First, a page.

For this past week or two, I’ve been meeting some people for language exchange; I help people with their English and they help me with Cantonese. Some conversations are held solely in English and some in Cantonese. There are definitely many words that I am learning and trying to remember and learn how to write the characters. Two summers ago, I learned a bit of Mandarin and simplified characters and I have already forgotten how to write quite a bit due to a lack of practicing. Also, I am trying to learn traditional characters since that is what they use in Hong Kong. I wish I would have brought my workbooks and character books!
With one of my language partners, we have been working on the meaning of some radicals and its combination to make words. We talked about 切 which means to cut. In the dictionary, they give a lot of different meanings that relates to this word like 割 which also means to cut but she said that it’s more on a larger scale like a farmer cutting the grass (so maybe to reap?). She sent me a video on rice reaping which then lead me to this video on how rice is made:
It is pretty interesting to see how a Chinese dictionary works since it’s so different than an English dictionary. Since Chinese doesn’t have an alphabet, it is split into different radicals or characters. Then with those radicals or characters, they will have other words with those radicals or characters.
For example, the radical 刀, meaning knife, starts on page 45. We started with the word 分 which has several meanings. The first meaning is to separate, which is 分䦎.
Watching how rice is made lead me a video on how flour is made. I never knew that there were different amounts of protein in all purpose flour, bread flour and cake flour and that is one of the distinctions between different types of flour.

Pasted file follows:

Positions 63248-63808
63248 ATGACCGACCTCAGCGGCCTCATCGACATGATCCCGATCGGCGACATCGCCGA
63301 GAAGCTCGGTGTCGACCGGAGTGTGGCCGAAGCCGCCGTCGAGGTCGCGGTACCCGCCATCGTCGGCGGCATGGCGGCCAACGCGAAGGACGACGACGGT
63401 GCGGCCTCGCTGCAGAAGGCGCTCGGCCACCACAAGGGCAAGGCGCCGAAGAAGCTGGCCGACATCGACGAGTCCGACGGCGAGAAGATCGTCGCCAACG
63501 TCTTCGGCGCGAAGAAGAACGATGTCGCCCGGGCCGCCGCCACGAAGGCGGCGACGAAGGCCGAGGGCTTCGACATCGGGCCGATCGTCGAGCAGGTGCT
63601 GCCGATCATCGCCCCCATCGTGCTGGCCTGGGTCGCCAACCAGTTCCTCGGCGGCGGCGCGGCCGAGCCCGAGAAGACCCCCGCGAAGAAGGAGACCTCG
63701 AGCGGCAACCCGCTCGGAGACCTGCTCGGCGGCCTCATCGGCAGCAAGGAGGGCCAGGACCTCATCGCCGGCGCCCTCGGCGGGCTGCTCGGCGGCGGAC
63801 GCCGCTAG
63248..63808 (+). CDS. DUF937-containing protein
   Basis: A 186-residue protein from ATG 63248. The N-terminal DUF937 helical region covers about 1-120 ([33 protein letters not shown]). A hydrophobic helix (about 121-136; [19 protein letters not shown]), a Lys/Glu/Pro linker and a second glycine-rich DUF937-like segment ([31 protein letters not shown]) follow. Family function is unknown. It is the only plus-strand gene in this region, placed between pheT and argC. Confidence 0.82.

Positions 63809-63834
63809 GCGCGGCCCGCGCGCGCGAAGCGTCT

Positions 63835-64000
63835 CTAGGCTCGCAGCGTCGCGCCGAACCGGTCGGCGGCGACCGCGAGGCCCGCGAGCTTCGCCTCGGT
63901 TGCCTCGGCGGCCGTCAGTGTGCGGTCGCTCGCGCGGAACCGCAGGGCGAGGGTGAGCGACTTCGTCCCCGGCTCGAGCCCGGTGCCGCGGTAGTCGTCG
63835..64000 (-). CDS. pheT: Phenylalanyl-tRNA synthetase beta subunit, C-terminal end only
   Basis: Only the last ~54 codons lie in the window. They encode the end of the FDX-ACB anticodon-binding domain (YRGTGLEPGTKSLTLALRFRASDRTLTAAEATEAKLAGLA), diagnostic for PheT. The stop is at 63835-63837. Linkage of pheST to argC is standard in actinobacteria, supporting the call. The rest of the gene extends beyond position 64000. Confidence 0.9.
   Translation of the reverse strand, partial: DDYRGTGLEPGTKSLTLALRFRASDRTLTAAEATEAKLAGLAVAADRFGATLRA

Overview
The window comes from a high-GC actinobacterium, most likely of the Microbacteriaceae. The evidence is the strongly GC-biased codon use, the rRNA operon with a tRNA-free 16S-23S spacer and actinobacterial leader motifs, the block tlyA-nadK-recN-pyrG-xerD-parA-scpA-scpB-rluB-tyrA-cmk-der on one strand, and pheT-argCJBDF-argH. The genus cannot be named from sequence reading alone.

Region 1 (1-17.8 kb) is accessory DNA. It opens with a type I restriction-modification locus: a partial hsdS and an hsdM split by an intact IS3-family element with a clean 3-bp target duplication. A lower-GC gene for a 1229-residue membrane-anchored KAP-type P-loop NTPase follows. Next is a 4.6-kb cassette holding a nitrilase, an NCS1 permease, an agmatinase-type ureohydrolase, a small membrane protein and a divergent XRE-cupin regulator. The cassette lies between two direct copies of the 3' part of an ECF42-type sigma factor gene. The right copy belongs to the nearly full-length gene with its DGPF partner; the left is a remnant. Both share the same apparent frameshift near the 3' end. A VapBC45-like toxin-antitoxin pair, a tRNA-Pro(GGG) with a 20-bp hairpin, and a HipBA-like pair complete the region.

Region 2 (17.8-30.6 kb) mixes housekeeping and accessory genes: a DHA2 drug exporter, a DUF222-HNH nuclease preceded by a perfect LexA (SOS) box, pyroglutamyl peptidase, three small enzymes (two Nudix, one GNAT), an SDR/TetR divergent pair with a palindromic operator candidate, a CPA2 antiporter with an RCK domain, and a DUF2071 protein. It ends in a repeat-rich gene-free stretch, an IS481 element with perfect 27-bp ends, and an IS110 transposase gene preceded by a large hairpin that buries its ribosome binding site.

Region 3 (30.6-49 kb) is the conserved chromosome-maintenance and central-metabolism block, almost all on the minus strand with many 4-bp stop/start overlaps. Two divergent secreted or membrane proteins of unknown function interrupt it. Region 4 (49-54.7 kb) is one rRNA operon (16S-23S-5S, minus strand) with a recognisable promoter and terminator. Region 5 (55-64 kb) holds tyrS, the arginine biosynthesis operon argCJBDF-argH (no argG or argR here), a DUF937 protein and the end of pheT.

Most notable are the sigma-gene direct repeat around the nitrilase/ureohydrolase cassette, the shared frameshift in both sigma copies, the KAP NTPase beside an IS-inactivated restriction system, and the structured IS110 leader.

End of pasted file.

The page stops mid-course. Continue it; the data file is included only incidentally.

This past weekend, we met Lina’s sister Sharon and and her family for this first time. We met up in Diamond Hill and had Pizza Hut for lunch. It was good and didn’t taste like Pizza Hut in America. We ordered a veggie pizza, a seafood pizza, some chicken wings, more chicken w/fries and some pasta. Afterwards, we checked out Chi Lin Nunnery and Nan Lian Garden. I couldn’t take many pictures at Chi Lin Nunnery as they were praying inside. FYI, you can take pictures prior to 3pm. Both locations were free to visit and it was really beautiful and peaceful there.
Sharon and Lina look so much a like! There’s her husband Sam, and two sons Rayson and Alex.
It’s funny how job searching can be a long process and then once you get a job offer, you get other job offers at the same time. This past week, I had three job offers and I decided to take the position at a public primary school! I was hoping to find a NET Scheme position this year but it is a bit too late for that. This is a good school and I met some really nice teachers there! I’m looking forward to teaching elementary students again =) There are definitely more advantages at working at a public primary school than a language school like working hours, salary, vacation days and working environment.
My job won’t start until October because I need to get a work visa. Right now, I am collecting all my documents that I need to send in and then it usually takes around 4-6 weeks to process everything. That means that I have some time to apartment search and possibly take a small trip to Seoul.
So now we are in the process of finding an apartment that is between Tin Shui Wai (where I’m working) and Hung Hom (where Seth works). We decided that we like the Tsuen Wan area a lot and Mei Foo. There isn’t a lot of availability in Mei Foo and the prices are higher than what we are willing to pay, so we might be in the Tsuen Wan area. Tsuen Wan is a good middle point since it’s just about equal distance to our jobs. Plus, there are tons of shopping, good wet market for groceries, they have a nice big park with a dog area, lots of pets stores and vet clinics so it seems like a good area.
We stopped by quite a few realtor offices yesterday and told them what we are looking for. I went to see some apartments today and they were nice, but a bit pricey. They were all on the top end of our asking price. I think it’s odd that HK people typically search for apartments 1-2 weeks prior to moving in but I guess there are too many people in the city and not enough housing so the apartments typically go fast once it’s listed in the market. We are looking to move into a new apartment early October so we still have plenty of time I guess. It’s a bit more limited as we have Zoe and many apartment complexes don’t allow pets.
Once we get a place, we’ll let you know and you guys are more than welcome to stay with us =) Kayu suggests that I have a sign-up list….lol.